Rogneda of Polotsk

(Redirected from Rogneda)

Rogneda of Polotsk (962–1002) is the Slavic name for Ragnheiðr, a Princess consort of Rus'. She was the daughter of Ragnvald (Slavic: Rogvolod) who came from Scandinavia and established himself at Polotsk in the mid-10th century.

Princess Consort of Rus
Rahvałod, Rahnieda (Połacak). Рагвалод, Рагнеда (Полацак).jpg
Matchmakers Vladimir Svyatoslavich in Rogvolod (left side); Rogvolod talks with Rogneda (right side).
PredecessorUnknown wife of Yaropolk I
SuccessorAnna Porphyrogeneta
Born962 (0962)
Died1002 (aged 39–40)
SpouseVladimir the Great (divorced)
IssueIzyaslav of Polotsk
Yaroslav the Wise
Mstislav of Chernigov


It has been speculated that Rogneda belonged to the Ynglings royal family of present day Sweden. According to the Novgorod Fourth Chronicle, in or about 980, Vladimir the Great, on learning that she was betrothed to his half-brother Yaropolk I of Kiev, took Polotsk and forced Rogneda to marry him. Having raped Rogneda in the presence of her parents, he ordered them to be killed, along with two of Rogneda's brothers. [1][2]

Rogneda gave him several children. The four sons were Yaroslav the Wise (though some accounts suggest he may have been the son of Anna Porphyrogenita), Vsevolod, Mstislav of Chernigov, and Izyaslav of Polotsk. She also bore two daughters, one of whom is named by Nestor the Chronicler as Predslava (taken as a concubine of Boleslaus I of Poland, according to Gallus). A later chronicle tells a story, most likely taken from a Norse saga, of Rogneda plotting against Vladimir and asking her elder son, Izyaslav, to kill him. As was the Norse royal custom, she was sent with her elder son to govern the land of her parents, i.e. Polotsk. Izyaslav's line continued to rule Polotsk and the newly found town of Izyaslavl, now called Zaslawye.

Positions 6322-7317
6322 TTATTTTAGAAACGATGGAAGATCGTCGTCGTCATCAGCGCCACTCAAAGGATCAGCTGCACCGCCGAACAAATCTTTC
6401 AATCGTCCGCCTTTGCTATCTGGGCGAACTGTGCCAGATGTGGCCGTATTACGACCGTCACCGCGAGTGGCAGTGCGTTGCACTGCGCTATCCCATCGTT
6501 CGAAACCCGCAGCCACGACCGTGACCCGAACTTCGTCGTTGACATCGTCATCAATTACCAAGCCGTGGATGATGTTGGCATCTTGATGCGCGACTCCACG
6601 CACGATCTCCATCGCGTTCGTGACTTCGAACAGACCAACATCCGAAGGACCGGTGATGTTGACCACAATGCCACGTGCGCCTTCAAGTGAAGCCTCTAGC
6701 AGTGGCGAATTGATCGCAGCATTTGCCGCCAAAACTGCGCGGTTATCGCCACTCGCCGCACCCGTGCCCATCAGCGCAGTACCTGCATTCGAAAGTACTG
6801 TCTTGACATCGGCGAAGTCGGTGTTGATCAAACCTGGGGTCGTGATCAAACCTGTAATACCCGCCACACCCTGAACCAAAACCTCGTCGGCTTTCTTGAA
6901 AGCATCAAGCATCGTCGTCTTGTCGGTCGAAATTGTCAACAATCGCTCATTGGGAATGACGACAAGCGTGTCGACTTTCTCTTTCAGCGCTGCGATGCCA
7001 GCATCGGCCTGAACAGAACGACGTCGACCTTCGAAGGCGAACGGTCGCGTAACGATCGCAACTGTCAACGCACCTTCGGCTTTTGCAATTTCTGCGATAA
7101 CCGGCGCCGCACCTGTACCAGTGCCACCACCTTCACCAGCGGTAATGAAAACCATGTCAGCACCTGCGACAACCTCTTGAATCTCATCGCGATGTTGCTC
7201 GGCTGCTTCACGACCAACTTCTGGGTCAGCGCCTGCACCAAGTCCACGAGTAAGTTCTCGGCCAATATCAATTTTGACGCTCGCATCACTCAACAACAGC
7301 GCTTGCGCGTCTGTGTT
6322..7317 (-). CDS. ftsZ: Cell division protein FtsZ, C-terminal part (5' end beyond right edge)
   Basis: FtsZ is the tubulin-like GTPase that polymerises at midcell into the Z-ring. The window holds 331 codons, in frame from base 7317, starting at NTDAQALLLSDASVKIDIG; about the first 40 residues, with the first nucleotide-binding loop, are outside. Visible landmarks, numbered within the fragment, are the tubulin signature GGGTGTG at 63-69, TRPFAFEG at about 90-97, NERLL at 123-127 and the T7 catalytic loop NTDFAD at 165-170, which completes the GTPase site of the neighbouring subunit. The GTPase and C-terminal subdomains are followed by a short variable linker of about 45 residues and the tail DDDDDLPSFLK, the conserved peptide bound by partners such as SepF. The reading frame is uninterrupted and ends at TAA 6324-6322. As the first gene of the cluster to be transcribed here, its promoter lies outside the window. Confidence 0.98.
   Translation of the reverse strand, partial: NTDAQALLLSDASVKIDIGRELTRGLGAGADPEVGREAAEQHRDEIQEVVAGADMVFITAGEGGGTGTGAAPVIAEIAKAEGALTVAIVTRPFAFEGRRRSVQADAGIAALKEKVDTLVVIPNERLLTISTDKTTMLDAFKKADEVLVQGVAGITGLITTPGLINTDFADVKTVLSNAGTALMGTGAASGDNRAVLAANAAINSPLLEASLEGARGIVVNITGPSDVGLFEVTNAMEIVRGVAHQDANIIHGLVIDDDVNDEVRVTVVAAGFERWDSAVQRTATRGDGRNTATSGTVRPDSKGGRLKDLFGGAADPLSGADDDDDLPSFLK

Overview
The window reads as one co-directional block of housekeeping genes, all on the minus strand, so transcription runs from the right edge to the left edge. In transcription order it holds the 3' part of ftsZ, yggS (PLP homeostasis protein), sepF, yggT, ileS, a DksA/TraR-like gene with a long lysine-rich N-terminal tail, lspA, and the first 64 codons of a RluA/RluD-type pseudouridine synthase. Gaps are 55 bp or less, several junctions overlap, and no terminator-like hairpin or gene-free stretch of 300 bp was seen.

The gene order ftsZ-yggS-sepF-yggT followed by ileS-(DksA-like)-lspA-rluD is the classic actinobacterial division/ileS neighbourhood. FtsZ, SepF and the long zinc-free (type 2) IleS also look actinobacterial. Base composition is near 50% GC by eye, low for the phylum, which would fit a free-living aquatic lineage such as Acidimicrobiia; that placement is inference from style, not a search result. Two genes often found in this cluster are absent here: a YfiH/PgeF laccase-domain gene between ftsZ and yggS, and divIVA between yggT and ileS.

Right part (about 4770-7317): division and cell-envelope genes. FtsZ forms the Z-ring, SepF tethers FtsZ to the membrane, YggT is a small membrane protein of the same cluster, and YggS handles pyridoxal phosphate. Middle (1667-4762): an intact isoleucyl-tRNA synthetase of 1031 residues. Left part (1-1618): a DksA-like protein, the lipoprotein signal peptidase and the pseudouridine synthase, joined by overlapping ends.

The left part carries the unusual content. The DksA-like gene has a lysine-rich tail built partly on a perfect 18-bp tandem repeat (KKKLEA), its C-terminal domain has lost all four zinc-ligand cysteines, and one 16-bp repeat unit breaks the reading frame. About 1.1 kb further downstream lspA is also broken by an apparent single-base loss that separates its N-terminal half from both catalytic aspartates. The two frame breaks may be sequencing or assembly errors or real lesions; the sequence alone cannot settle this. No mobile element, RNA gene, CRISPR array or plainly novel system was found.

After Vladimir converted to Christianity and took Anna Porphyrogeneta as his wife, he had to divorce all his previous wives, including Rogneda. After that, she entered the convent and took the name Anastasia.


Around 1825 Kondraty Ryleev wrote a narrative poem entitled Rogneda. This poem became a literary source for her portrayal in the nationalist Russian opera Rogneda by Alexander Serov, which premiered in 1865.


By Vladimir the Great:

  1. Izyaslav of Polotsk (born c. 979, Kiev), Prince of Polotsk (989–1001)
  2. Yaroslav the Wise (born no earlier than 983), Prince of Rostov[3] (988–1010), Prince of Novgorod (1010–1034), Grand Prince of Kiev (1016–1018, 1019–1054). Possibly he was a son of Anna rather than Rogneda. Another interesting fact that he was younger than Sviatopolk according to the words of Boris in the Tale of Bygone Years and not as it was officially known.
  3. Mstislav of Chernigov (born c. 983), Prince of Tmutarakan (990–1036), Prince of Chernigov (1024–1036), other sources claim him to be son of other mothers (Adela, Malfrida, or some other Bulgarian wife)
  4. Predslava, concubine of Bolesław I Chrobry according to Gesta principum Polonorum
  5. Premislava (died 1015), some source state that she was a wife of the Duke Laszlo (Vladislav) "the Bald" of Arpadians
  6. Mstislava, in 1018 was taken by Bolesław I Chrobry among the other daughters
  7. Ariogia (?)


  1. ^ Levin, Eva Sex and Society in the World of the Orthodox Slavs, 900-1700
  2. ^ "Your Heritage - Person Page 24158".
  3. ^ Pchelov, E.V. (2002). Rurikovichi: Istoriya dinastii (Online Edition (No longer available) ed.). Moscow.

See alsoEdit